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The politics of history and historical memory in China-Japan relations

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The current state of China-Japan relations is characterized by two seemingly contradictory developments adjacent to each other: while economic and cultural relations have experienced an unprecedented and continuous improvement since the 1980s, Chinese and Japanese public perceptions of each other have been deteriorating. This raises interesting questions. How do we explain this discrepancy and what are the sources of the increasing public animosity in China or Japan toward the other country? Can China and Japan maintain amicable relations and continue economic cooperation in spite of the enduring mistrust between their peoples? What is the role of public perception and memory of history in the foreign policies of East Asia? This paper addresses these questions, focusing especially on the last one — the role of history and collective historical memory in international relations and the interaction between public sentiment and government foreign policies. Through a detailed study of recent events and the issue of Japanese textbooks, the author argues that public perception of history can and should be guided toward more positive directions. Otherwise, it will be increasingly difficult to maintain amicable relations between the two countries, especially when new nationalism is on the rise in both counties.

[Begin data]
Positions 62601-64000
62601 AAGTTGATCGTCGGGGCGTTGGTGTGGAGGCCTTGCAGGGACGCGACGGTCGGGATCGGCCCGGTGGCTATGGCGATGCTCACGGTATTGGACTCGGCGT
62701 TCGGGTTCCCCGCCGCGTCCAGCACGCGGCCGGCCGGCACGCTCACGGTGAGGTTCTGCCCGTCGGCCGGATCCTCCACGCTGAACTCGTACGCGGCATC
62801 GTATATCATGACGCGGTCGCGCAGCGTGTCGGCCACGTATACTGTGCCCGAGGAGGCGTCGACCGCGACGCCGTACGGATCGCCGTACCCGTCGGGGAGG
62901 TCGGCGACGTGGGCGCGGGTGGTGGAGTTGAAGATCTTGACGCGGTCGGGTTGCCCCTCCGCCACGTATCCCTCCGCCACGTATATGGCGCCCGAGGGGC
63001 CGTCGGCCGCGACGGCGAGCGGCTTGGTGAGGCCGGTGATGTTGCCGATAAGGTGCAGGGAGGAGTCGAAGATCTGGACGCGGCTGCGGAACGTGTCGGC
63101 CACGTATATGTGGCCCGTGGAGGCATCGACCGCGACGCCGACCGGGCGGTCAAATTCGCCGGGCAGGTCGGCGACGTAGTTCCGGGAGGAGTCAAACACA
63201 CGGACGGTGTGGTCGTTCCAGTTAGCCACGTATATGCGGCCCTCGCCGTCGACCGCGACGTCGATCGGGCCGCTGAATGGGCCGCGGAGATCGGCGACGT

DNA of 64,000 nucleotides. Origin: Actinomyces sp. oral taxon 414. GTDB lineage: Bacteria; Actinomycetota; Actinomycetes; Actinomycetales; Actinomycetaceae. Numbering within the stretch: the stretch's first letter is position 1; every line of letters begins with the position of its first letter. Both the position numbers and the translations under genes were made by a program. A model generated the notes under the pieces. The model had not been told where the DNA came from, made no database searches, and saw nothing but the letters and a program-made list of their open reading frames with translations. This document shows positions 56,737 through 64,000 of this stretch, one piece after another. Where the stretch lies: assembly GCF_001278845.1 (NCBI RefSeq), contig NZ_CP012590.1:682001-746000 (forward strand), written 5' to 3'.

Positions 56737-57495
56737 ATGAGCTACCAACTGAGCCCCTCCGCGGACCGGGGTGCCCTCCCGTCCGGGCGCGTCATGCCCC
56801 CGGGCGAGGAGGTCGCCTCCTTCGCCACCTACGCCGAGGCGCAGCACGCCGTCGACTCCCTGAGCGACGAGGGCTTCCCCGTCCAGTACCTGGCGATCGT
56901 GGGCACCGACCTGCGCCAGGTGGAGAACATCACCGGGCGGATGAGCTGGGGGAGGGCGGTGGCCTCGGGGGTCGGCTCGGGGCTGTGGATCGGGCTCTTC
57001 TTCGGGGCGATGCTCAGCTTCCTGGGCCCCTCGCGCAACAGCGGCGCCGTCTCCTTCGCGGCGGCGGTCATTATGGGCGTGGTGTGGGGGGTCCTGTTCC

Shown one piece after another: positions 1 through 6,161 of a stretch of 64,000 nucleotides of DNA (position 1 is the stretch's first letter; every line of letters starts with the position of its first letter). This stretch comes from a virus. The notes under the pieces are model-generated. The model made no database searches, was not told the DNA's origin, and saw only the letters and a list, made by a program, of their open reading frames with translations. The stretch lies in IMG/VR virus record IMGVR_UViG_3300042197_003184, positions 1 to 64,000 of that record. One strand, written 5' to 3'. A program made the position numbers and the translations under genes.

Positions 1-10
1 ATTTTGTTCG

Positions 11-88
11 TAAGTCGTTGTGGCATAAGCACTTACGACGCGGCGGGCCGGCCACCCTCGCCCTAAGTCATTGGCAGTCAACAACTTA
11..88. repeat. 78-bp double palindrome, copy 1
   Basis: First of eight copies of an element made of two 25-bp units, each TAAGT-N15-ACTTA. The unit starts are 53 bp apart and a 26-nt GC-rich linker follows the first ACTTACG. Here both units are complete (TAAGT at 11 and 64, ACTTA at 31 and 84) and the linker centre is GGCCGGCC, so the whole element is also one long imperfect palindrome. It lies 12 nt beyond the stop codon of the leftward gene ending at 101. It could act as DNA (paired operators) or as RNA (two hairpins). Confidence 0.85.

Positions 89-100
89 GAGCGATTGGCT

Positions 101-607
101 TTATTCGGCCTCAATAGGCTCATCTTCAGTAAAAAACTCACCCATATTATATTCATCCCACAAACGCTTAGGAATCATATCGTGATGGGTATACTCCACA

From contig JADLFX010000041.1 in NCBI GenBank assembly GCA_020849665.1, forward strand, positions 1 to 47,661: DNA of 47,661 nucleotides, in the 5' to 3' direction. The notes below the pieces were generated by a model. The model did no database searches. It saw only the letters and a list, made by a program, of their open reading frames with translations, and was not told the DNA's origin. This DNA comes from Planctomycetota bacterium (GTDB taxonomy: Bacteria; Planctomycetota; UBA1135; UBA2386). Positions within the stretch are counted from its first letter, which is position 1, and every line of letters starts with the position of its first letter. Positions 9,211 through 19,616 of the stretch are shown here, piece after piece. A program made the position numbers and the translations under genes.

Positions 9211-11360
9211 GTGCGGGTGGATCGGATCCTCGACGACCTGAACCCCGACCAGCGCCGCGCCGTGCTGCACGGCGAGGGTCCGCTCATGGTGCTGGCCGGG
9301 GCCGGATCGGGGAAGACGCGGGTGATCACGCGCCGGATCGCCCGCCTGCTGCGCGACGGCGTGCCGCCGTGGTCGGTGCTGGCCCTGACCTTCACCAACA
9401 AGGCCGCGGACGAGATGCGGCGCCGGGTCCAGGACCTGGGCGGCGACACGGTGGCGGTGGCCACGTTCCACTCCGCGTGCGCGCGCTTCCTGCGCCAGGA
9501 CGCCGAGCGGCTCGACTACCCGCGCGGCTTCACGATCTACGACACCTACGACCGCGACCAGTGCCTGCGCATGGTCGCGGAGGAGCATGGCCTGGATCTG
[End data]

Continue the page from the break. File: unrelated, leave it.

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She had her PhD in History from University of Hawaii in 1995 (sponsored by a fellowship from the East-West Center). In 1995–1996 she held a post-doctoral fellowship at the Center for Chinese Studies at the University of California at Berkeley. She specializes in Chinese history and specifically in the cultural revolution. Dr. Jin is the author ofThe Culture of Power: The Lin Biao Incident in the Cultural Revolution (Stanford University Press, 1999). Her articles appeared in journals such asPacific Affairs, Historiography East and West andJounal of Chinese Political Science.

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Qiu, J. The politics of history and historical memory in China-Japan relations. J OF CHIN POLIT SCI 11, 25–53 (2006).

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